Installation view of AMERICAN AFRICAN AMERICAN at Phillips New York, 450 Park Avenue
By Arnold Lehman, Senior Advisor to the CEO and Director Emeritus, Brooklyn Museum
AMERICAN AFRICAN AMERICAN offers an inclusive and dynamic reshuffling of the American art world order. Bringing together works by over 60 important artists from the 1950s to today, this major exhibition looks towards the increasingly powerful signature of a growing number of American artists who happen to be black, as well as those who look deeply into their blackness or black culture to create exceptional works of art.
In her groundbreaking 2001 exhibition Freestyle at the Studio Museum in Harlem, then curator (and subsequently director) Thelma Golden, whose brilliant career has been dedicated to the almost limitless creativity of these artists, carefully assessed the critical moment in time for African American artists: "… they create work that refers to multiple histories of contemporary art and culture – both non-Western and that of the Western modernist tradition...Like the generations before them, they resist narrow definition. They are both post-Basquiat and post-Biggie…
"Most importantly, their work…speaks to an individual freedom that is a result of this transitional moment in the quest to define ongoing changes in the evolution of African-American art and ultimately to ongoing redefinition of blackness in contemporary culture." Golden's assessment nearly two decades ago is, perhaps, even truer today.
For years I imagined that blackness was like the shell of a hard-boiled egg, which, if tapped frequently and methodically, could be peeled away; or that blackness could be scraped off like the surface of burnt toast – Glenn Ligon
After the first iteration of AMERICAN AFRICAN AMERICAN in November 2017 at PHILLIPS London, we take this opportunity to look further back into the 20th century to help unravel the threads of influence across generations.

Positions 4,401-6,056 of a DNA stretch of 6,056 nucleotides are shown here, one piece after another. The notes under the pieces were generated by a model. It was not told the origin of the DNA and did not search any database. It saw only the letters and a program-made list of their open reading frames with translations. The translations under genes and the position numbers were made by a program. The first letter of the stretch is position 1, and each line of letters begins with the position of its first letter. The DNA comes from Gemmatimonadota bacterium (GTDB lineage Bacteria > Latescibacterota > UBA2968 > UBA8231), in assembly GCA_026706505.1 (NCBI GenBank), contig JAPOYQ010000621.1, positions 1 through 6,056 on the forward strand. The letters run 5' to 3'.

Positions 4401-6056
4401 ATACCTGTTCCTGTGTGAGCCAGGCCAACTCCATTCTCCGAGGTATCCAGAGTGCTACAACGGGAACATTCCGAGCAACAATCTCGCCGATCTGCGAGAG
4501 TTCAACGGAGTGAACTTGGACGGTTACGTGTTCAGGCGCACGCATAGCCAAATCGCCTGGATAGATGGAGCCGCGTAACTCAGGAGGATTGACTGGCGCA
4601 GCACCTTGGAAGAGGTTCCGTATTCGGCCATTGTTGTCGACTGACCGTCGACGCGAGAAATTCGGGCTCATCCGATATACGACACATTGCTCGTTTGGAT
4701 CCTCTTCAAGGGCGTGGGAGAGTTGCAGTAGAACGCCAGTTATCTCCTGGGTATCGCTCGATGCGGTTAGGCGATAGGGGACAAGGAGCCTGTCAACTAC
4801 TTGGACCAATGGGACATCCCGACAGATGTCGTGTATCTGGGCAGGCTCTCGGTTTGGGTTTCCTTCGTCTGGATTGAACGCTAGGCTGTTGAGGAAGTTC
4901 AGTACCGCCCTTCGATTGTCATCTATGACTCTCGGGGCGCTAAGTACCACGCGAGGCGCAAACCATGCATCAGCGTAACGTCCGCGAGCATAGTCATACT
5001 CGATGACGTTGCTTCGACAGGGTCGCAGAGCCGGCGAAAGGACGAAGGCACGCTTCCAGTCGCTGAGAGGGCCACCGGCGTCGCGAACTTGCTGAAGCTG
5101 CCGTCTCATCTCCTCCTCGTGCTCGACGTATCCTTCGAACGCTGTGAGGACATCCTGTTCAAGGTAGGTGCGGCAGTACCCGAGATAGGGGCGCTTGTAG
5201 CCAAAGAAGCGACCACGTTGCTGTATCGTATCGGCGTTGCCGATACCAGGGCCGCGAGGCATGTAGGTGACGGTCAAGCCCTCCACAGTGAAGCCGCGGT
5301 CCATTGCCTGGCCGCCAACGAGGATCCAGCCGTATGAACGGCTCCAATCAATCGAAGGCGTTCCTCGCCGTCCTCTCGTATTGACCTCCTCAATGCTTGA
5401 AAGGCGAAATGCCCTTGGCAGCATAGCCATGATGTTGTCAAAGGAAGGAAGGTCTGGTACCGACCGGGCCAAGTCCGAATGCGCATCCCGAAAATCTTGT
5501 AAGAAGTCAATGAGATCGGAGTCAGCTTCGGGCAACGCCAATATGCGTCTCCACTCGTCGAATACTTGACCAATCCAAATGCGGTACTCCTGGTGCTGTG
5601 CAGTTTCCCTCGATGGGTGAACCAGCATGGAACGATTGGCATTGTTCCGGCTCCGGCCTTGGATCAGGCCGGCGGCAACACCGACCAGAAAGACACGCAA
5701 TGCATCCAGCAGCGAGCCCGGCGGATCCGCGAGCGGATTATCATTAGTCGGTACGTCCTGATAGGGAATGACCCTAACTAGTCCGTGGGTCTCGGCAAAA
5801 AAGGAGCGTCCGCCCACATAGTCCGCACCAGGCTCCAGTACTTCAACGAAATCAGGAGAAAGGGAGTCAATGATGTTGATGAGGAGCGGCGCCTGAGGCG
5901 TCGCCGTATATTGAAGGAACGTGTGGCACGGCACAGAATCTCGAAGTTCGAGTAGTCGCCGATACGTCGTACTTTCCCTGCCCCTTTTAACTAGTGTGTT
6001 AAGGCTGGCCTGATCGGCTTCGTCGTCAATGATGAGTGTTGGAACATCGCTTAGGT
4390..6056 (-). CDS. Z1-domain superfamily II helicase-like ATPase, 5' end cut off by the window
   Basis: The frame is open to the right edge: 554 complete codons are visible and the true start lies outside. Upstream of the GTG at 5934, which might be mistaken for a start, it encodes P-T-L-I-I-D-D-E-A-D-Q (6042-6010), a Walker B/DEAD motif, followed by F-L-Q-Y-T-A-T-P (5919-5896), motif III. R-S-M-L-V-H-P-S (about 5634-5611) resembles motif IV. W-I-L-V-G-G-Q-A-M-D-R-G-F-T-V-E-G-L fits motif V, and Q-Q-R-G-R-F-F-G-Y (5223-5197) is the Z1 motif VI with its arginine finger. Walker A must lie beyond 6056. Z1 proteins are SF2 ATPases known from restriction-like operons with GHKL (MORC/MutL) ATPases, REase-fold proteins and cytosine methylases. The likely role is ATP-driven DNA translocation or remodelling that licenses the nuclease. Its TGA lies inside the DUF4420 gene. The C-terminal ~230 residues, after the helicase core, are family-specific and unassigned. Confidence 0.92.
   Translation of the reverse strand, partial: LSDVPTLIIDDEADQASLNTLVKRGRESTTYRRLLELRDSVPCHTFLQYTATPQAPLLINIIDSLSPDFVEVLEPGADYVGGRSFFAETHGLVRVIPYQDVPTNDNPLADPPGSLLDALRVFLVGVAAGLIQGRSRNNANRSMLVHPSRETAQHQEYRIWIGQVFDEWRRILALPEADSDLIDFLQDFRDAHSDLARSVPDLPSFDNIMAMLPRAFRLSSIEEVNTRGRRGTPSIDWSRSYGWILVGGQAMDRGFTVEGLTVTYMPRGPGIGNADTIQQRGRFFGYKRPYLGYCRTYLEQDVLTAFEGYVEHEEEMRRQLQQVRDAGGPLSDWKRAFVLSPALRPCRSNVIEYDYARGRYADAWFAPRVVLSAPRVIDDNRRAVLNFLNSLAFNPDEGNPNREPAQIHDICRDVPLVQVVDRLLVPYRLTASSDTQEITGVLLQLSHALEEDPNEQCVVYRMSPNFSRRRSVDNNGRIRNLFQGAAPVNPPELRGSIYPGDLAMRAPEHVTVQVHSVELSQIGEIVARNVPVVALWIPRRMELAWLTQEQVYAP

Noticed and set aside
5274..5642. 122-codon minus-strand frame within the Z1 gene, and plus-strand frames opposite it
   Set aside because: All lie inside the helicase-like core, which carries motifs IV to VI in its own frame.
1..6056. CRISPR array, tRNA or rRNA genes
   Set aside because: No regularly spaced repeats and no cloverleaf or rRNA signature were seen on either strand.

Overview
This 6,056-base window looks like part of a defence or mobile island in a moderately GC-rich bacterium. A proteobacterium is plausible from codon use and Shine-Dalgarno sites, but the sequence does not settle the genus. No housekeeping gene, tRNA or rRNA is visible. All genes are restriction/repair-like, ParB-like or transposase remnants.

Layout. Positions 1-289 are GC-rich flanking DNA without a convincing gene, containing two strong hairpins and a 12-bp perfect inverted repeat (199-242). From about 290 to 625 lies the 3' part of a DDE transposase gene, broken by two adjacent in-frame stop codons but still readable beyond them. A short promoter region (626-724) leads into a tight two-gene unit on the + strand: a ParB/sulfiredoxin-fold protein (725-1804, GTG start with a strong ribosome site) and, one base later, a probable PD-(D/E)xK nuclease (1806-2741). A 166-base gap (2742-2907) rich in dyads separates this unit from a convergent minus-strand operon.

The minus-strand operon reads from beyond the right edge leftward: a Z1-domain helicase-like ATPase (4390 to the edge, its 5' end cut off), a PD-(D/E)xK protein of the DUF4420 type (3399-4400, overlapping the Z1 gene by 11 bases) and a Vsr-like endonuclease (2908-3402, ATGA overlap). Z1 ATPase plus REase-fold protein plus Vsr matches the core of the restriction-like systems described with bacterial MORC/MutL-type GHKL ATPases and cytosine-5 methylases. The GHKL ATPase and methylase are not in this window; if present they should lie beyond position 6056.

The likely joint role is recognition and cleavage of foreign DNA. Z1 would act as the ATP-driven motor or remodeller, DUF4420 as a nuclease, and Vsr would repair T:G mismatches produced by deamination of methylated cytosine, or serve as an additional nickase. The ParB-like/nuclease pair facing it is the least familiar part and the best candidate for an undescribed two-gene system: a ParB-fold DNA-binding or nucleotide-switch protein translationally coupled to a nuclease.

Works by both established and emerging contemporary artists – ranging from Hale Woodruff to Romare Bearden to Jean-Michel Basquiat, and Kara Walker, and today to Adam Pendleton, Tomashi Jackson and Dread Scott – act as critical markers on an artistic trail that leads back to what is now seen as the formative and sometime revolutionary years, allowing us to more fully appreciate the far-reaching legacy of the trailblazing artists who paved the way for generations of black artists to come, such as Harlem Renaissance artist Charles Alston and AfriCOBRA co-founder Gerald Williams.
My engagement and initial commitment to African American art and artists extend back to the 1968 opening of the Studio Museum in Harlem and the highly contentious 1971 exhibition Contemporary Black Artists in America at the Whitney Museum of American Art. It continued throughout my nearly four decades as the director of the Baltimore Museum of Art and the Brooklyn Museum with exhibitions following and building upon one another that brought the work of scores of African American artists into public view and acclaim.
Among the last exhibitions during my tenure at Brooklyn was Revolution! Works from the Black Arts Movement and Witness: Art and Civil Rights in the Sixties. Both exhibitions align directly with Tate Modern's powerful Soul of a Nation: Art in the Age of Black Power, which can now be seen at the Brooklyn Museum through 3 February 2019. Indeed, I was keen to open AMERICAN AFRICAN AMERICAN while Soul of a Nation remained on view so that visitors might benefit from seeing both the parallel early work and the continuing trajectory of this visually stunning and important work here at Phillips.
In dialogue with Soul of a Nation, AMERICAN AFRICAN AMERICAN offers profound engagement with and brilliant continuity of the art made in the United States by African American artists after WWll – with new vocabulary and redefinition at every turn.